Investors might be having some trouble staying positive when it comes to the uranium market these days. Unfortunately, with the spot price insisting on moving lower, it can be hard to cast aside doubts that the market will turn around in the near future.
To help investors understand what has been keeping prices down and sentiment weak,
As most market watchers are aware, 2014 kicked off with what could be called a “reinvigoration” in the mining sector, with uranium playing a big part in that. By the end of February,
Unfortunately, as Sadowski explained, “over time it became increasingly clear that just because there is a draft energy plan in place doesn’t necessarily mean that all the hurdles are cleared for restarts.”
From what we have seen since February, the
So with that psychological barrier firmly in place, market sentiment quickly started to dwindle and prices started to fall.
Prices, producers and oversupply
Though Japanese reactor restarts are playing a definite role in keeping uranium prices from pulling ahead, they are not the only factor.
“You’ve got this overarching oversupply issue that is definitely a wet blanket on spot and term prices,” Sadowski said, adding, “there is simply too much supply out there and very limited and discretionary demand; it’s not enough demand to soak up that supply.”
When asked where that oversupply is coming from, Sadowski pointed at both primary and secondary supply sources.
While there have been some mine shutdowns and production cutbacks in the post-
So how come some companies are still operating profitably? One reason, said Sadowski, is long-term, fixed-price contracts.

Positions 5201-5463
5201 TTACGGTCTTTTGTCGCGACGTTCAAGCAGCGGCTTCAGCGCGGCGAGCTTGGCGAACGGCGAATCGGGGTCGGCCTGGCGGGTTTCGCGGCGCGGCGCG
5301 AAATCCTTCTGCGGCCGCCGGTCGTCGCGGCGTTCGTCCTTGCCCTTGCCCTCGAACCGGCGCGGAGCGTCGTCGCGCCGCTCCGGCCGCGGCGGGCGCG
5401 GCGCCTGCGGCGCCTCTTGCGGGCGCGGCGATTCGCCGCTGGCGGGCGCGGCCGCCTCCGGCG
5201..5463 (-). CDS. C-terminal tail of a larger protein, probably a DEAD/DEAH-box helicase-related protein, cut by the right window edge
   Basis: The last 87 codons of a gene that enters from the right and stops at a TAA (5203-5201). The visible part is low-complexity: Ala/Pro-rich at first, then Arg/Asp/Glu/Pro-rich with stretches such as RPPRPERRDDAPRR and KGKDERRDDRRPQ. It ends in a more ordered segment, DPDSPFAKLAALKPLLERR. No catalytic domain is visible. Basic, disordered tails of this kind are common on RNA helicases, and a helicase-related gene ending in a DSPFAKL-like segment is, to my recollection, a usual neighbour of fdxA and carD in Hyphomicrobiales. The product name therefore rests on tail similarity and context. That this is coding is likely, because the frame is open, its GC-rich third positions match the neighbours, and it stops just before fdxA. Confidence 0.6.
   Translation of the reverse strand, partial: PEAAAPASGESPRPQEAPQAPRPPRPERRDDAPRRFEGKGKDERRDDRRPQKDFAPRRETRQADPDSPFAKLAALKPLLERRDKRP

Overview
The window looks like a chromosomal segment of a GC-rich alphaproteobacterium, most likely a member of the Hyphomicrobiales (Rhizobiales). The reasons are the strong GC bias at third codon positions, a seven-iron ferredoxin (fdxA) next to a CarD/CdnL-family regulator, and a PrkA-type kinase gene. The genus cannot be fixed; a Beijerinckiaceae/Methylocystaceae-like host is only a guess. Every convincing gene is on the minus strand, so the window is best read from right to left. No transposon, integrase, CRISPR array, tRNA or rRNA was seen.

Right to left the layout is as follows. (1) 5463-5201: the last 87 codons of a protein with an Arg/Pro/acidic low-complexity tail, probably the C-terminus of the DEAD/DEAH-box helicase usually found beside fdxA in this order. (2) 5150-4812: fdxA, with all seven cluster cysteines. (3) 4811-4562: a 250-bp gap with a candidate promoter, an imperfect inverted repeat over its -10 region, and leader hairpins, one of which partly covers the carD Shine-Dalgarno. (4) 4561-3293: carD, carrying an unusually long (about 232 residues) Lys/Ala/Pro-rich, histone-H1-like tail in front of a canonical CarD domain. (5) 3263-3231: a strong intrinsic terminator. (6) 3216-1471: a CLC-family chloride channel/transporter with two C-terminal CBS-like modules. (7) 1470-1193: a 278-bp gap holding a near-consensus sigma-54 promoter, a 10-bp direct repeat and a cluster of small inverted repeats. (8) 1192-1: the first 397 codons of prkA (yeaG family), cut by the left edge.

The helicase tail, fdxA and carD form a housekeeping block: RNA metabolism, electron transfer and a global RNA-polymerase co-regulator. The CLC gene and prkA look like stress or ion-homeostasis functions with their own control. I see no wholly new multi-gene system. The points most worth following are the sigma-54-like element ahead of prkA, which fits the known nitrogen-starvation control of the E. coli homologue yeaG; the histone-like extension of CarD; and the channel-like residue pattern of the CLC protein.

“A lot of companies, like
Sadowski also highlighted new producers like
And though many companies have scaled back their production, state-backed entities such as in
With several avenues of primary supply impacting the market, the last thing we need are secondary sources adding to the equation. Unfortunately, that’s exactly what they’re doing.
Investors may have heard the term underfeeding being tossed around the marketplace lately. In the latest industry report from
As investors must, by this point, understand, producers and utilities didn’t halt their course just because demand from
That’s not what happened.
As Sadowski explained, the “Russians were taking [uranium from warheads] and blending it with old blend stock to make low-enriched uranium that was being shipped to the US. But to create the blend stock, they had to enrich lower-grade uranium. A process that was taking up capacity at the enrichment plants. But now that that process is over and they are no longer enriching that blend stock, they have the spare capacity at the enrichment plants.”
“It’s not as if that 24 million pounds went to zero all of a sudden,” Sadowski said. And though specific numbers aren’t available, supply did not go from 24 million pounds to zero. “It’s more like it went from 24 million pounds down to 12 or 15 million pounds,” he noted.
So where does that leave us?
For years now, analysts have been touting the uranium supply shortage, but looking at the current market, that prospect no doubt seems laughable.
But that’s not to say it isn’t on the horizon — the timeline has just been pushed out a little. The supply deficit that was once expected to hit the market in 2018 has been delayed until 2020 at the earliest, according to Sadowski.
Of course, that prediction is based on today’s outlook, and we all know that can change without warning. Regardless, Sadowski believes that by the early 2020s, the market will be in a deficit from anywhere between 10 and 30 million pounds.
“That’s when we are going to need new projects. And existing operations cannot ramp up their production enough to offset that deficit, so we are going to have to see new mines up and running by that time,” he concluded.
With uranium’s long-term story a lot more positive that the short term, stay tuned for David Sadowski’s view on which companies he thinks can weather the storm.
Securities Disclosure: I,